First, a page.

Everything is Wonderful: Memories of a Collective Farm in Estonia
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In 1993-94 Sigrid Rausing completed her anthropological fieldwork on the peninsula of Noarootsi, a former Soviet border protection zone in Estonia. Abandoned watch towers dotted the coast line, and the huge fields of the Lenin collective farm were lying fallow, waiting for claims from former owners, fleeing war and Soviet and Nazi occupation. Rausing’s conversations with the local people touched on many subjects: the economic privations of post-Soviet existence, the bewildering influx of western products, and the Swedish background of many of them. In Everything Is Wonderful Rausing reflects on history, political repression, and the story of the minority Swedes in the area. She lived and worked amongst the villagers, witnessing their transition from repression to freedom, and from Soviet neglect to post-Soviet austerity.
brother, weaker than him, starved to death in that camp, officially described as an “orphanage.” He showed me a photograph of himself taken by the town photographer just before he was freed in 1946. He was twelve then, a thin boy with a shaved head, dressed in an old uniform, much too big for him. His mother was liberated in the same year, and the two of them returned to Estonia. He hadn’t been allowed to speak Estonian in the orphanage, so he could hardly remember his own language. In 1950 his
there sent more books, journals, and financial assistance, in solidarity with their compatriots across the Baltic Sea. Finally, of course, there was a crack down: in 1904 Nymann was called in and questioned at the police headquarters in Haapsalu, accused of hiding and lending revolutionary books. By 1905 the controversy of the library reached St. Petersburg, and the decision was taken higher up to ban all Swedish books in Estonia. That year, however, was also the beginning of the end of this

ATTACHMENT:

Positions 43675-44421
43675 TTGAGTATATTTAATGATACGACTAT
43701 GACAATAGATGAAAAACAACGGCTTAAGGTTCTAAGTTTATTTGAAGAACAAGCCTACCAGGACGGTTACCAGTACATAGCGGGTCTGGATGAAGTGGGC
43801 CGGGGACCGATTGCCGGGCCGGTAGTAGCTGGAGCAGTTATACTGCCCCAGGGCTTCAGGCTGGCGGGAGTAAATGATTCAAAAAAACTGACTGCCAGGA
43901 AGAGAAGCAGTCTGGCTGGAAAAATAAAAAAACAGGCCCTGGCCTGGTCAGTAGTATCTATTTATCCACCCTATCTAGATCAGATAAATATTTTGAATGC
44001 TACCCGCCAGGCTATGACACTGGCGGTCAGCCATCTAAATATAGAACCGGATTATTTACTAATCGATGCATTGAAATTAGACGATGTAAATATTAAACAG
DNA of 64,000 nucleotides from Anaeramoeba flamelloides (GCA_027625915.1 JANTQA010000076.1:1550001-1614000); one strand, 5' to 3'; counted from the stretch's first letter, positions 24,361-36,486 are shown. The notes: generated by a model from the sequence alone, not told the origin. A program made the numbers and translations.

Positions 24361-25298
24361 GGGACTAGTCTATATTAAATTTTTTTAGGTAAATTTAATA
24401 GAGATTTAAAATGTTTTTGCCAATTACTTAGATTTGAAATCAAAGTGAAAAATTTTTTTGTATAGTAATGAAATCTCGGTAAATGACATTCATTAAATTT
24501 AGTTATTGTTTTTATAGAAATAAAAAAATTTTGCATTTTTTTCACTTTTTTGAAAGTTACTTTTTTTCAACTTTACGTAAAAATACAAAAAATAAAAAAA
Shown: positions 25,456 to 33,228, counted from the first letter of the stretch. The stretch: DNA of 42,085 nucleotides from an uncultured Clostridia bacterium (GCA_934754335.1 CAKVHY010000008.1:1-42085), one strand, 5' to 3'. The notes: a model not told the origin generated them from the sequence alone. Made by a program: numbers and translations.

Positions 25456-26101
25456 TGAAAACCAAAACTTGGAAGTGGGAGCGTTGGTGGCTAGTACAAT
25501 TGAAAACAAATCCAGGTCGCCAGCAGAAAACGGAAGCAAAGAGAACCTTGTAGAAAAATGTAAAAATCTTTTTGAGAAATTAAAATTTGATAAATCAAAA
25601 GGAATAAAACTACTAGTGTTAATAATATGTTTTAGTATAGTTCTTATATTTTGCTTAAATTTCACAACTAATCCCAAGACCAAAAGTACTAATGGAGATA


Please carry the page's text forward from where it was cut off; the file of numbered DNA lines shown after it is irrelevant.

the same issue of Kustbon also carried a short article entitled “No Cause for Nervousness,” about the movements of Russian troops in Estonia. It ended, memorably: “In the areas where Russian troops will be stationed it is rumoured that local people may be forced to evacuate their farms, leave their belongings, or even have their property confiscated. No one needs to fear anything like that.” Less than a year later, in June 1940, the people of the islands of Odensholm, Rågö, and Nargö, most of
visited the new restaurant, Rootsi Kohvik (Swedish Café), with Katarina. A fragile crescent moon hung above the surreal miniature high-rise outside, almost square in shape, built as a training ground for firefighters. Afterwards we went to the cinema and saw Accidental Hero, starring Dustin Hoffman. The auditorium was cold, with wooden seats, and the sound of the projector was very loud. The film, with Russian and Estonian subtitles, was not dubbed. There were about twelve people there, more than
I had bought was probably not going to be very good, and that the shop where I had found it was not good either. It was what it was: an impulse buy. We had coffee, and he opened it and, to my relief, pronounced it to be “quite normal.” Marika, the vet, came, and brought some buns. Marika, their old friend, was in her mid-thirties, with long brown hair and a sensible face. Was she a single mother? I remember her that way, though I never saw her with her child, and she may not have been, but so